Speak Here Now

Speak Here Now is an Android application that allows you to simply speak what you want to do, rather than having to type it out on that tiny mobile keyboard. Just hold the Search button or open the application and say what you want to do.

Built-in Commands:
"TWEET" + [what you're tweeting]: sends a tweet through Twitter
"REMEMBER" + [task to remember]: adds that task to your Remember The Milk
"LISTEN TO" + [song or artist]: same as Google's Voice Search
"SETTINGS" + "Turn Google Plus on": Open Google+ after you tweet
"SETTINGS" + "Turn Google Plus off": Don't open Google+ after you tweet
"SETTINGS" + "Set default action to" + [COMMAND]: always use this command, so you don't have to say it anymore
"SETTINGS" + "Clear default action": Clears the default action

In addition to these commands, Speak Here Now is now extendable so developers can enable you to use custom commands to interact with their applications via voice.

 

If you're a developer wondering more about using Speak Here Now with your own app, see our FAQ below. If you want to download Speak Here Now to you phone, you can get the application from the link at the bottom of this page.

 

 

 

Speak Here Now Platform

 

Q. Can any developer use Speak Here Now to add voice commands to their existing applications?

A. Yes, just follow the steps below and you'll be able to use it with your own application.

 

Q. Do I need to get your permission before using Speak Here Now in my applicatoin?

A. Nope! Integration can be done entirely without me changing anything or giving you any permission. Of course feel free to contact me if you have any questions or concerns.

 

Q. Can I use Speak Here Now in my app if my app is a paid app?

A. Sure, there are no restrictions on what type of app uses Speak Here Now.

 

Q. Can I use Speak Here Now to make a stand alone voice extension that doesn't integrate into an existing app, like you have done with your TWEET command?

A. Yes. In fact, I suspect this will be how many new applications that make use of Speak Here Now are developed.

 

Q. What Android Intent is sent out by Speak Here Now?

A. It is a custom Intent that has the following format: "com.doeiqts.speakherenow.[COMMAND]". [COMMAND] is the first word the user says. So if the user says "tweet I'm eating a sandwich" then the Intent would be "com.doeiqts.speakherenow.TWEET". Notice that [COMMAND] is always capitalized.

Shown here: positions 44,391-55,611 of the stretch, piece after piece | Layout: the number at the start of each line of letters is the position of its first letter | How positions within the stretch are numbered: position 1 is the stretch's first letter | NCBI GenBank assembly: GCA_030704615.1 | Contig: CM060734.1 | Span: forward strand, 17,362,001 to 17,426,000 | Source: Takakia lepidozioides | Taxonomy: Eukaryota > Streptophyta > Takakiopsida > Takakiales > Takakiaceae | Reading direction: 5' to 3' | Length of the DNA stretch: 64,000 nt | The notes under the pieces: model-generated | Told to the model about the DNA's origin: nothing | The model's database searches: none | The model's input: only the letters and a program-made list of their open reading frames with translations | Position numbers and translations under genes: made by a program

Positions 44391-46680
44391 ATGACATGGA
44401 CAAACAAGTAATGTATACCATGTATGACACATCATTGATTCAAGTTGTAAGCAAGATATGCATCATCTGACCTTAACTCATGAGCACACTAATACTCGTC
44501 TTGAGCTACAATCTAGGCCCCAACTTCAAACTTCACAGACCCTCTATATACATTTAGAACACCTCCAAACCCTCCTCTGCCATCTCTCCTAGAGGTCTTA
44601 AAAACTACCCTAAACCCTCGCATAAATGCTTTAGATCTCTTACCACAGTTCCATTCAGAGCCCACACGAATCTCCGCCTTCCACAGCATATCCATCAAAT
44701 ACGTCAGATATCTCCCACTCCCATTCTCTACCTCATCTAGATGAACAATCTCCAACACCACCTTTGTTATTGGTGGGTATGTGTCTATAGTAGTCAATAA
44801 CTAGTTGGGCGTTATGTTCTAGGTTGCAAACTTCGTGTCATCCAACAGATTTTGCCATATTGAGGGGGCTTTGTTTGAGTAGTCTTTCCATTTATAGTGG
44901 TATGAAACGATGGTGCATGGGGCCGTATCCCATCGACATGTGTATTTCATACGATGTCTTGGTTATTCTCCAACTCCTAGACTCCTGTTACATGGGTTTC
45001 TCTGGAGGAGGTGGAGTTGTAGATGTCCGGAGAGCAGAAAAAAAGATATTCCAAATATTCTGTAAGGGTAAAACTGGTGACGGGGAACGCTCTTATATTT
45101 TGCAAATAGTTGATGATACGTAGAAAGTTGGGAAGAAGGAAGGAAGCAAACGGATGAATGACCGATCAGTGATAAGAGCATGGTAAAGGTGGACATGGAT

Q. How do I make my activity respond to this custom intent from Speak Here Now?

A. In your androidmanifest.xml file you need to have the following code inside whatever activity is supposed to be receiving the command.

<action android:name="com.doeiqts.speakherenow.[COMMAND]"/>
<category android:name="android.intent.category.DEFAULT"/>

Of course you would replace [COMMAND] with whatever word you're trying to listen for.

 

Q. What does my activity receive in this Intent?

A. Your activity will receive everything after the Command word. So if the user says, "tweet hello there", you would receive "hello there". Notice the space after "tweet " is ignored. This String will be stored as the Intent Extra "SearchManager.QUERY". You can retreive the String by calling "getIntent().getExtras().getString(SearchManager.QUERY)"

 

Q. Is the Command word always the first word the user says?

A. Yes, the Command word is always the first word the user says and is ONLY the first word the user says. Currently Speak Here Now does not support commands that are more than one word long, other than the hardcoded Google command "listen to".

 

Q. It's having a hard time recognizing the command that my user is saying, is there a way to make the speech recognition better?

A. The speech recognition is all done through Google's servers, so I have no way to make it any better (though it should get better as Google makes it's own improvements). However, since Android can share Intents between different activities, you can receive commands that are similar to the actual command you're looking for without blocking anyone else's application. So if you're trying to receive the command TWEET, it may also be a good idea to receive the commands SWEET, WEEK, and TWEAK as well. That way, if the voice recognition thinks the user said SWEET when they really said TWEET, your application will still work.

 

Q. I'm having some trouble getting this to work in my application, can you help me?

A. While I do not guarentee any full time support at this moment, I am more than happy to try and help out if I can. Feel free to email me at doeiqts@gmail.com if you have questions or comments and I'll do my best to answer you.

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